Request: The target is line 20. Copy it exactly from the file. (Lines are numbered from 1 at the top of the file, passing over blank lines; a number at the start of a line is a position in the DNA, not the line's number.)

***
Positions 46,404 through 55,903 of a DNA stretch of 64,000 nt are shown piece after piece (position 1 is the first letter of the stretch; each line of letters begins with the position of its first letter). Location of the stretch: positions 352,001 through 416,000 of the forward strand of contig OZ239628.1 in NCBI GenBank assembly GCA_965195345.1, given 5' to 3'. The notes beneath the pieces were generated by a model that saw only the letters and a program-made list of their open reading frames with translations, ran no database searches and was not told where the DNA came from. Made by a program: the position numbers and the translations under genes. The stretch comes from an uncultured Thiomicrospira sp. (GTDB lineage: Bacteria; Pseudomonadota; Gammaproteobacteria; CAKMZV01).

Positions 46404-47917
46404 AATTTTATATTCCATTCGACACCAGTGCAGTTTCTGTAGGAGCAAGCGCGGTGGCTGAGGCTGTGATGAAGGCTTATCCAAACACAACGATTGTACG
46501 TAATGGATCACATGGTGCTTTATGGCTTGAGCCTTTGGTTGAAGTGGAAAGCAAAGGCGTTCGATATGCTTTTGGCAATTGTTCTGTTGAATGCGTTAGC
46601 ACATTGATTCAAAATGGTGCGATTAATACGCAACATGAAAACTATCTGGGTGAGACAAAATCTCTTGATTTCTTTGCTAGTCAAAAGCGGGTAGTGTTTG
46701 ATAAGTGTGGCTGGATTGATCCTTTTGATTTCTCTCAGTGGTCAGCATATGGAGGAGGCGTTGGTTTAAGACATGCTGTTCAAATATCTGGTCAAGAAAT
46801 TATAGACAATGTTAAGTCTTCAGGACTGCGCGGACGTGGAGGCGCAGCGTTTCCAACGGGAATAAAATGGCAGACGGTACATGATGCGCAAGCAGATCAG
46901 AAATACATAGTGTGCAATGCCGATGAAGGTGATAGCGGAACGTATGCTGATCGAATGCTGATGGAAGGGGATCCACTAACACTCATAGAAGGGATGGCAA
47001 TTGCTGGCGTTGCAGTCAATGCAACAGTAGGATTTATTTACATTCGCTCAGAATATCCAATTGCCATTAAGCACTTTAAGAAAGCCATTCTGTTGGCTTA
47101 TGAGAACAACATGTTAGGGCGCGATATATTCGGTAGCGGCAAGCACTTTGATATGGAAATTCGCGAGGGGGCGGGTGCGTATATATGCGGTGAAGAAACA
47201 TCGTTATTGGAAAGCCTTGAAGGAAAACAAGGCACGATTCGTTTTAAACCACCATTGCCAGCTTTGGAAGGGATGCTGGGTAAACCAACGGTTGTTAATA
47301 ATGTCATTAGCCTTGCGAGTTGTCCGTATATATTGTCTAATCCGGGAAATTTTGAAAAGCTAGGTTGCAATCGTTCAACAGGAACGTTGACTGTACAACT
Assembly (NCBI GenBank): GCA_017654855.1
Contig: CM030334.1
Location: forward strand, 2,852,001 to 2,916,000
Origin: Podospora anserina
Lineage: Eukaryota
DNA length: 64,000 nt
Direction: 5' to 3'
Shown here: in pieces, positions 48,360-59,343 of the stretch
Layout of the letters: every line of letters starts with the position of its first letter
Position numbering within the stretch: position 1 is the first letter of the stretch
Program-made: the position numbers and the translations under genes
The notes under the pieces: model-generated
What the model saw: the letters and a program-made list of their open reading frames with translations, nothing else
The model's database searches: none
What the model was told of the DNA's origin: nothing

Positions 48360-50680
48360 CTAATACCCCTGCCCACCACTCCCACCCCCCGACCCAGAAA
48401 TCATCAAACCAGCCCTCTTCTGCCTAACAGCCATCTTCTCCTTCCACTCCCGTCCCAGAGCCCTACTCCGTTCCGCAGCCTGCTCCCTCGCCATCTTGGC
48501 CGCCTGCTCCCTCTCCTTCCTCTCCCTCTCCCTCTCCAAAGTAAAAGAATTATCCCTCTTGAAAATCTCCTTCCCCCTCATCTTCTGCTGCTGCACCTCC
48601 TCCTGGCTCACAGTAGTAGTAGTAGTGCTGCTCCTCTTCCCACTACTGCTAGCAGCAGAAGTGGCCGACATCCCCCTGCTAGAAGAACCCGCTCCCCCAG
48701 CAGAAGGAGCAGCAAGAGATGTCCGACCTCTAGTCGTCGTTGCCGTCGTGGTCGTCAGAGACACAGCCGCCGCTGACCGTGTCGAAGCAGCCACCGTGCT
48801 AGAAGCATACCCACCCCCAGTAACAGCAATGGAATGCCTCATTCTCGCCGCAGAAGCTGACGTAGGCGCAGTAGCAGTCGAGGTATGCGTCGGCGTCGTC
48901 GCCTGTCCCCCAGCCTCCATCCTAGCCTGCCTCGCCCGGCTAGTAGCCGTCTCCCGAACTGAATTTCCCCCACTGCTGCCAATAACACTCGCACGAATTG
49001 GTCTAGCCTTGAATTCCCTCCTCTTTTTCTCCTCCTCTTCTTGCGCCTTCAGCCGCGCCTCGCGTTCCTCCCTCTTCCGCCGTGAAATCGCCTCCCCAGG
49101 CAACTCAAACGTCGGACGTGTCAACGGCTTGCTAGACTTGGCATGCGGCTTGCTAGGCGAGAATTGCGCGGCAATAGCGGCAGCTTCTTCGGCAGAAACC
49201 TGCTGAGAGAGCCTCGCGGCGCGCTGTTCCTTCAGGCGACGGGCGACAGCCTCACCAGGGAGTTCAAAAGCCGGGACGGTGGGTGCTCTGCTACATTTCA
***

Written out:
Shown here: in pieces, positions 48,360-59,343 of the stretch